My mental antennae are on alert for smaller bottles when we eat lunch at Chez Alain, a favourite restaurant for Sunday lunch in Issigeac, a medieval village in the Dordogne, SW France.   At five tables around us on this particular Sunday, I count five smaller sized bottles of Chateau Le Tap organic white wine; it’s their Bergerac Sec; a Sauvignon Blanc, Semillon and Muscadelle blend.

Chateau Le Tap, Bergerac Sec

Chateau Le Tap, Bergerac Sec, 750 and 500 ml bottles

We talk to the restaurant staff and they tell us that these 500 ml bottles of Chateau Le Tap wine are popular, particularly for two people having lunch or dinner.     This makes perfect sense to me and I am determined to visit Olivier Roches, the Proprietor at Chateau Le Tap.

Chateau Le Tap, a family run winery in the Bergerac Wine Region, is located at the edge of Saussignac, a small, rural village south of the Dordogne River.   Olivier and his wife Mireille and their children have lived there since 2001.   They are part of a long established winemaking family from the Pécharmant appellation wine making area of the Périgord Poupre.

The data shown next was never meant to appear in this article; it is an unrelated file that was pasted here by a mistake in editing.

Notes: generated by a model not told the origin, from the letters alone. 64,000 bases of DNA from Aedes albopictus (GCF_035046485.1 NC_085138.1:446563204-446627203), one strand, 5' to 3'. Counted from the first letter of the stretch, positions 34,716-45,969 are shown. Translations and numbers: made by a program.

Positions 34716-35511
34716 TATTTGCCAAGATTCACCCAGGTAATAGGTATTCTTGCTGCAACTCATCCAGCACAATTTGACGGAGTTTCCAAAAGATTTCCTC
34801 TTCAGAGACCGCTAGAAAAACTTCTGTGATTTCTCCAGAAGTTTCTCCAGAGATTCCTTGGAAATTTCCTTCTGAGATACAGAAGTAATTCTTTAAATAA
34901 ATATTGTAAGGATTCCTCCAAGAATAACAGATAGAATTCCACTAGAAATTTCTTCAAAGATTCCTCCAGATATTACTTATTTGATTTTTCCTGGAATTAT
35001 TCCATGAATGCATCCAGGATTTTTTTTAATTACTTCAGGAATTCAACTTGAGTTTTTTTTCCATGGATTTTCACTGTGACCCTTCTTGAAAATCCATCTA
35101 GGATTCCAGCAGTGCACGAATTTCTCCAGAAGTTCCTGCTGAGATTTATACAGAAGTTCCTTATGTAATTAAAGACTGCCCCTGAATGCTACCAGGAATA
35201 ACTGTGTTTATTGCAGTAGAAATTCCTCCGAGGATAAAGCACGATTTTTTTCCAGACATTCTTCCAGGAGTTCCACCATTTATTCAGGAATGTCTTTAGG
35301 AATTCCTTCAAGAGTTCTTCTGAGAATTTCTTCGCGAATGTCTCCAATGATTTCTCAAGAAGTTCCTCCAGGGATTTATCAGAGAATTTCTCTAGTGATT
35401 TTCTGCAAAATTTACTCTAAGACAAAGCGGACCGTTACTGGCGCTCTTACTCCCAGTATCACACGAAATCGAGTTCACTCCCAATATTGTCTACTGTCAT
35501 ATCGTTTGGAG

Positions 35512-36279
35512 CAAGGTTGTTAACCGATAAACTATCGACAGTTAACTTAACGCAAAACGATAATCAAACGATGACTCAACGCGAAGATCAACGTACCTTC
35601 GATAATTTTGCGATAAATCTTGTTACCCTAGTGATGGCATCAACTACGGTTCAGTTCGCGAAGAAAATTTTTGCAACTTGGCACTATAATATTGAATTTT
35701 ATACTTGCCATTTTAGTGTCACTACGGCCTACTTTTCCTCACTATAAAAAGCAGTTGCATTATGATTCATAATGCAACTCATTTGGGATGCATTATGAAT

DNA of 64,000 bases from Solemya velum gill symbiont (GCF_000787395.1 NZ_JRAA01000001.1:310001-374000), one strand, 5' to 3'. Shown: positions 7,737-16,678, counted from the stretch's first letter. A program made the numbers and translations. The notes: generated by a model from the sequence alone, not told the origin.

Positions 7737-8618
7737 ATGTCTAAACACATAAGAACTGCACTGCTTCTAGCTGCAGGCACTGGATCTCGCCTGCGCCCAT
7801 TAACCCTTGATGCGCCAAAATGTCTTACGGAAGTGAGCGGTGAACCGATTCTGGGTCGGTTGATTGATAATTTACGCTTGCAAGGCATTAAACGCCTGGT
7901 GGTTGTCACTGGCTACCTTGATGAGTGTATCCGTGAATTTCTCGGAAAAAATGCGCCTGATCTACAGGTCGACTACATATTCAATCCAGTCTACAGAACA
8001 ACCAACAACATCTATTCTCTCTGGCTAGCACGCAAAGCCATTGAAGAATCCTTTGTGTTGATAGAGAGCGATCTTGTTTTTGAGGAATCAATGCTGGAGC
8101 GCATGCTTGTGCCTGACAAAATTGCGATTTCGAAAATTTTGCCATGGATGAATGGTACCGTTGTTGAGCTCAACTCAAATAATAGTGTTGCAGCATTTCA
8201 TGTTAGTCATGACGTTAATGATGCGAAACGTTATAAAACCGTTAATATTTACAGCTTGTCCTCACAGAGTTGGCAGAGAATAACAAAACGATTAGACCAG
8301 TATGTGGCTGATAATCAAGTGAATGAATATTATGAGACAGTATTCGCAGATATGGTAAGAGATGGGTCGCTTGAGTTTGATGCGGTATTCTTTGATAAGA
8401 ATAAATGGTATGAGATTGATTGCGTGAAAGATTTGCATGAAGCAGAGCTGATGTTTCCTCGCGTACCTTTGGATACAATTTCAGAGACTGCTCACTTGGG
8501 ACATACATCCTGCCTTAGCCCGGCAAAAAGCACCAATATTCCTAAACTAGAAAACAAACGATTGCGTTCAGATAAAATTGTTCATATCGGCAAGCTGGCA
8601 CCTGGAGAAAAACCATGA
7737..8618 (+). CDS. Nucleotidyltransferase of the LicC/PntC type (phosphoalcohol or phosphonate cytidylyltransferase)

Château Le Tap

Château Le Tap in its rural setting, Dordogne

After the usual pleasantries and introductory chitchat, I ask Olivier about the 500 ml bottles.   He tells me he sells these mainly to restaurants.   He has been bottling his Bergerac Sec white wine in the 500 ml size for about 10 years.   As he also makes Saussignac appellation late harvest wine, which is mainly sold in 500 ml bottles, he has the capacity to also bottle his Bergerac Sec wine in the same fashion.   He says that while the regular size 750 ml bottle of wine is the norm, there is definitely a market for the smaller size bottles as people increasingly pay attention to their wine drinking habits.